I Thought I Was Ready

The first interaction I had with Bailey Gerber was in second or third grade and–honesty hour here–I hated her. Some chick I had never spoken to before skipped up to my locker with the biggest smile stretched across her face.

“Did you hear?” she said eagerly. “The Taylors are moving!”

And that was it. She bolted off, while my 8 year old world was almost completely blown off its axis. The Taylors. My neighbors down the street whom I loved to visit, play with, and “babysit” (that’s quite a generous term for ‘carrying a little boy over to a trampoline’). They were leaving! Leaving forever! I’d never see them again! And this little Bailey girl was happy about it. Naturally, I cried.

12 years later, she’s my best friend. Allow me one cliche sentence: We have laughed together, cried together, worshipped together, worried together, and done school, band, church, Spring Break, road trips, mission trips, and life together. Bailey is one of those friends who teaches you about Jesus just by going through life, and I think that’s some of the best teaching you can find.

best friends
If you had to describe our friendship in a picture.

When I started a blog, I knew I wanted her to guest post first. (Insert girly squeal: BFF privileges!) By fifth or sixth grade we were swapping stories. That may not sound like a huge deal, but writing was something I did for me and only me; to let someone read what I wrote was like removing a piece of my heart and saying, “Here, keep this safe please.” Come to think of it, it’s still like that. Bailey and I would write short stories, poems, fiction scenes, and whatever else our wee little middle school brains came up with. Whoever was reading the stories went through them, editing and revising with colorful glitter pens. So basically we were bona fide authors, drunk with power.

Since then, we’ve grown up a little. (Emphasis on “a little.”) We both still cherish writing, Jesus, and each other though, and those are some key ingredients in a friendship.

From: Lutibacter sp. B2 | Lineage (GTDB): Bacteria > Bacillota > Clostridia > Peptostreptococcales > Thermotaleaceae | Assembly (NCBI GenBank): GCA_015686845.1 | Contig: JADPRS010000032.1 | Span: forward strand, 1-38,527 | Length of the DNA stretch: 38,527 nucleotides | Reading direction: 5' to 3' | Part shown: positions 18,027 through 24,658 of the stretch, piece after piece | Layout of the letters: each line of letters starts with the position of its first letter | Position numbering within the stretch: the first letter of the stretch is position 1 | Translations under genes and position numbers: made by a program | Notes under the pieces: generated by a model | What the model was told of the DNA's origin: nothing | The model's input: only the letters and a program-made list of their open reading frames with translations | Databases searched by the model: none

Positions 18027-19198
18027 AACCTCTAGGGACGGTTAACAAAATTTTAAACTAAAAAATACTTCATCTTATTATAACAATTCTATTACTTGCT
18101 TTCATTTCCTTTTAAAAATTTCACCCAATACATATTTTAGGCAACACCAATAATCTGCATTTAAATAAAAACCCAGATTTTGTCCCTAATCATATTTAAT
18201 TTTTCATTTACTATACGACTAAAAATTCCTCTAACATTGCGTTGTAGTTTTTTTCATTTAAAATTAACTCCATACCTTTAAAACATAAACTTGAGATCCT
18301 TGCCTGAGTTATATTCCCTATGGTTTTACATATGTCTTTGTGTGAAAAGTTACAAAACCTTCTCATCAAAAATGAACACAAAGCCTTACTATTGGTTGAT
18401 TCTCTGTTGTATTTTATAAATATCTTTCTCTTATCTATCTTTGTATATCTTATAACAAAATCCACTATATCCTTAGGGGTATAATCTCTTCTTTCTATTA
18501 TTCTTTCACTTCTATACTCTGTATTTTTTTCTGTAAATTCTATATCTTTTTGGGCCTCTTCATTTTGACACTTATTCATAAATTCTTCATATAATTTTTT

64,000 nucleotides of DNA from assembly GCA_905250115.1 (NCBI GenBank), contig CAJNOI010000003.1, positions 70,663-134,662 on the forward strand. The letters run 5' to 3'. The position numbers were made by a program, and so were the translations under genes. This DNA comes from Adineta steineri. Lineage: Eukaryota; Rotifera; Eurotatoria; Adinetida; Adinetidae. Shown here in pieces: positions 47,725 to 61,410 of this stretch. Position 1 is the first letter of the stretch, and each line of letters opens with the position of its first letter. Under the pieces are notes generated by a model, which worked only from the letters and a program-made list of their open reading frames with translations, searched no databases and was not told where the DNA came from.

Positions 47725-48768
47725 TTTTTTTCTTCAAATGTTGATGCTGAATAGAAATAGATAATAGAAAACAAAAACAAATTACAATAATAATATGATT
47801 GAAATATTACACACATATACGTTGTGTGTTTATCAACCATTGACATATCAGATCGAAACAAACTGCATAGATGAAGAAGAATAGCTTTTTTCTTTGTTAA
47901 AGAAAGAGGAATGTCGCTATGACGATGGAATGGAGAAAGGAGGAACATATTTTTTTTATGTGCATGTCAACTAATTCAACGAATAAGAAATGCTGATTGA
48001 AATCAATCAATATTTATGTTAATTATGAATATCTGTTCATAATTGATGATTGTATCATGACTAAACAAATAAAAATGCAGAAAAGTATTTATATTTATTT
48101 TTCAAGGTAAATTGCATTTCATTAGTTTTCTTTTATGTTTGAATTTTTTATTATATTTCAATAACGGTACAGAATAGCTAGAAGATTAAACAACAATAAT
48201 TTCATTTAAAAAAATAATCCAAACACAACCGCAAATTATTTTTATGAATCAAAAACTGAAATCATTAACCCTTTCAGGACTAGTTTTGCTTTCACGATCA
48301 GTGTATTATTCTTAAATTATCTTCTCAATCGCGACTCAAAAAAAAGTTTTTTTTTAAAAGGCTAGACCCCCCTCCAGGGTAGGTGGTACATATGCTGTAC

I’d like to think I am her biggest fan, but I’m not so sure. Bailey has been impressing teachers, and adults far older and wiser than herself for years now. Once someone sits down and takes notice of how much talent she has, it’s a little astonishing. Even online magazines are starting to use her gifts, as one called Venn published one of her pieces just last month. However, she is more inviting than I could be with any words I come up with on her behalf, so I’ll let her advertise herself:

If you see yourself in my journey (or if you’re just interested), you can join me at notrunningfrom.blogspot.com. It’s where I recount my experiences of the Marvelous Light I’m walking in by God’s grace each day. Part of the fun is getting to walk alongside other Children of Light. So feel free to stop by anytime.

So that’s it. That’s my friend Bailey, that’s how our friendship began, that’s where you can find her blog, and now, this is a little piece of her heart. Keep it safe.



Last year when I moved into college, there were tears. Buckets of them. I wish I were kidding. When my family left, I stood in the parking lot and bawled my eyes out. I told them I didn’t want to be “left here” [[aka a mere hour drive from home]], even though I had my car. It was rough.

This year, not so. I moved in at 3:00 p.m., and I waved good-bye to my family at 5:15 p.m. Not even a lump in my throat. I went to dinner, met up with a few familiar faces, and slept in my own room [[for one night, anyway]]. The next day, I got up and went on a leadership retreat to train for the school year with the rest of my team. This year, I was ready for all of it. Classes, homework, leadership responsibilities. I’ll reiterate: no tears.